A Time to Write: Practicing Writing with a Narrative Prompt

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SWBAT use the writing process to respond to a writing assessment prompt.

Big Idea

Students practice responding to a writing prompt to prepare for the state assessment.


5 minutes

Most often, students do not write an entire story using all of the steps of the writing process in one 45 minute session. They may complete a draft but rarely is it expected that students who are learning to write also complete the revision process in the same amount of time. Matter of fact, rarely does anyone do that. Therefore, in order for students to be successful when they do the real thing on the writing assessment, they need to try it out and get a sense of what it feels like to do all of that thinking and work at once.

Main Activity

45 minutes

Students are given the prompt and the directions are read through with a emphasis on the sections of the directions that they should review and refer to in order to meet all of the prompts expectations. I remind students to break up their time in a way that gives them enough time to complete each step although each student might need more or less time then their peer to complete certain steps. However, I ask them which step do they think will require the most time? They say drafting and revising. For 4th grade students in my class, drafting - actually writing, is the most time consuming. They don't nearly spend as much time on revising, especially during an assessment, that I hope they did.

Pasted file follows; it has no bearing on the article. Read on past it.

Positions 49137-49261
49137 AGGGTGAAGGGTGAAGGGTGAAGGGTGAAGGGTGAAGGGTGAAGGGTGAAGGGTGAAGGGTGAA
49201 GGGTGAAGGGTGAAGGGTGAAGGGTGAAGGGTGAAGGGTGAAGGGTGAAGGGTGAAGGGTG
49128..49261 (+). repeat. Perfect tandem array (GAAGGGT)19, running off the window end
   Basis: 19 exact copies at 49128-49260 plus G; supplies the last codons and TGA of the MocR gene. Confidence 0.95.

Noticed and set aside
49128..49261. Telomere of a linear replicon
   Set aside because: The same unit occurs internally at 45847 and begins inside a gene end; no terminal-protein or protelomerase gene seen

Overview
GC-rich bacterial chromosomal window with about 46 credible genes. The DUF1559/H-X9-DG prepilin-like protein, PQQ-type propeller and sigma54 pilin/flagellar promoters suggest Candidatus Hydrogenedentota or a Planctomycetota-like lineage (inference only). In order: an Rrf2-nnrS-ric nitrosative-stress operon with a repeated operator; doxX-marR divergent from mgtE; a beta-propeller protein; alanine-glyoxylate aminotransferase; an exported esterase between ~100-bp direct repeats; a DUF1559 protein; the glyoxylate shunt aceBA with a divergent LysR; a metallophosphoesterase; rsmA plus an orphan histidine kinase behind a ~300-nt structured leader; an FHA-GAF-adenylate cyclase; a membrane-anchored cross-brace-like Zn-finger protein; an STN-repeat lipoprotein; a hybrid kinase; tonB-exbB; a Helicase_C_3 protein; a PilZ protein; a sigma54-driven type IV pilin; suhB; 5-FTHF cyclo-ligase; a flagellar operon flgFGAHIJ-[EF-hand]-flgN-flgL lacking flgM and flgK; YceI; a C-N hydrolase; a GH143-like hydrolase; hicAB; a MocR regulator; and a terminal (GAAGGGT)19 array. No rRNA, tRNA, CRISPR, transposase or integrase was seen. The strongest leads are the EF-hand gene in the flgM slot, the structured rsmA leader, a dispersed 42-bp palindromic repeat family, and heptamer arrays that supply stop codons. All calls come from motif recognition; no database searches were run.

Once we've reviewed the strategies, prompt, and direction, I set the timer, a visual timer clock that they can use to keep them focused an on track, I ask them to start writing.


5 minutes

After the 45 minutes is up, we discuss as a class how we thought the process went. Students get an opportunity to share how they felt while doing it. Most felt anxious but some were excited about the prompt because they thought it was interesting and had a great idea to write about. We also talked about the amount of time they used for each section and if they needed more or less time for any particular section. They also share anything else about the assessment and ask questions.

If student's haven't finished, they may either use free time in class to finish it or take it up. In reality, they will have at least two hours to complete the assessment writing and could have longer. I don't expect students to spend more than one hour on completing it after the 45 minutes they had during this lesson. Therefore, any work the do beyond the lesson would still be supporting their ability to complete the task during the real assessment.